Ocean carriers, terminal operators, and truckers in Los Angeles-Long Beach are contending with chassis shortages and hurdles in returning empty containers to the terminals, creating a logistical nightmare for shippers and putting them on the hook for detention charges because of late returns of equipment.
While these two related issues are present to various degrees at other gateways, the problems are magnified in the largest US port complex, where peak-season volumes now being handled at the 12 container terminals are contributing to an annual volume of more than 16 million TEU. The shifting of equipment over a dozen container terminals makes the logistics of securing chassis and returning empty containers exceptionally complex.
"It's out of control," said a drayage company executive. Harbor truckers feel especially aggrieved when equipment issues arise. They say they are last in the pecking order of a supply chain in which the beneficial cargo owners (BCOs), carriers, terminal operators, and intermodal equipment providers (IEPs) each do what is best for their industry without regard to the impact on drayage companies and their drivers.
The terminal congestion that results from the chassis dislocations and inability to return empty containers is causing truckers to miss their appointment windows and is significantly reducing the number of dual transactions the drivers can make, said Weston LaBar, CEO of the Harbor Trucking Association. Five years ago, 80 percent of the truck trips involved the delivery of an export load or return of an empty container coupled with the pickup of an import load. The number of dual transactions today is down to about 20 percent. "We have two truckers doing what one trucker can do," he said.
All sectors of the supply chain agree that the logistics problems went from difficult to worse on April 1, 2017, when carriers reduced their four vessel-sharing alliances to three, with more carriers in each alliance. For Los Angeles-Long Beach, where a number of the carriers still have a corporate or investment connection with the terminals, that means the members of a single alliance must position chassis or return empty containers to three or more terminals.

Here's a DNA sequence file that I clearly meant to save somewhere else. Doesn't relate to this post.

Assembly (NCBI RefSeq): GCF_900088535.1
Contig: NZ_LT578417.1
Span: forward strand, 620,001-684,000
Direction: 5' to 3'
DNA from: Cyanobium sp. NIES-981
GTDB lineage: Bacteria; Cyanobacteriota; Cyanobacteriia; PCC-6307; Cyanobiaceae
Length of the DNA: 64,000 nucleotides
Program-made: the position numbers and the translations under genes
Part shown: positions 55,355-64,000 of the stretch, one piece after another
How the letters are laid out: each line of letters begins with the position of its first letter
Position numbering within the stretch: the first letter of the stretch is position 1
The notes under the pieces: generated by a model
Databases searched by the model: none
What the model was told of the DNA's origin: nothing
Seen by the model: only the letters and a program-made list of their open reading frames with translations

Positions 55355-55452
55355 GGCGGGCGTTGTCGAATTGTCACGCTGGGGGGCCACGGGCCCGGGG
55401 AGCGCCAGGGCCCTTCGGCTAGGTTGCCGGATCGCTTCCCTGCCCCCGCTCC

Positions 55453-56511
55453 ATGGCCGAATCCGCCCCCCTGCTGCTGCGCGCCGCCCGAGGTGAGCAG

Los Angeles-Long Beach is unlike any other port in the country because vessels discharge 80-100 percent of the containers from each call in Southern California before proceeding to Oakland and returning to Asia. The cargo surges keep growing with the size of the vessels, said Gene Seroka, executive director of the Port of Los Angeles. He told the Harbor Association of Industry and Commerce on Sept. 27 that a record was established at APM Terminals when three 13,000-TEU vessels were handled simultaneously, with one of the ships exchanging a 24,800-TEU container.
When a terminal gets hit with a cargo surge of that magnitude, the operator often has no choice but to deny receipt of any more empty containers until it is able to make room in the yard by loading the empties and export loads onto the vessel. The terminal operator is inconvenienced by these surges. The scattering of containers and empties across multiple terminals was intensified by last year's alliance reconfiguration, and the effects of carrier mergers in recent years is adding to the complexity in large port complexes such as Los Angeles-Long Beach. The April 1 start this year of Ocean Network Express resulted in the three Japanese lines, each with its own terminal, attempting to fulfill its volume commitments to the terminals and the ports. Cosco Shipping's acquisitions of China Shipping Container Line and OOCL are likewise resulting in the scattering of empty containers and equipment among several terminals on a weekly basis.
While the logistics problems resulting from this consolidation of carriers and alliances is costly for the terminals, it is creating a host of problems for truckers, especially when the terminals shut off the return of empty containers.
The port complex is turning to software solutions, such as a more robust exchange of information through the port information portal under development at the ports in cooperation with GE Transportation, and the increasing use of trucker appointment systems to manage truck flow at the terminals.
Source: Journal of Commerce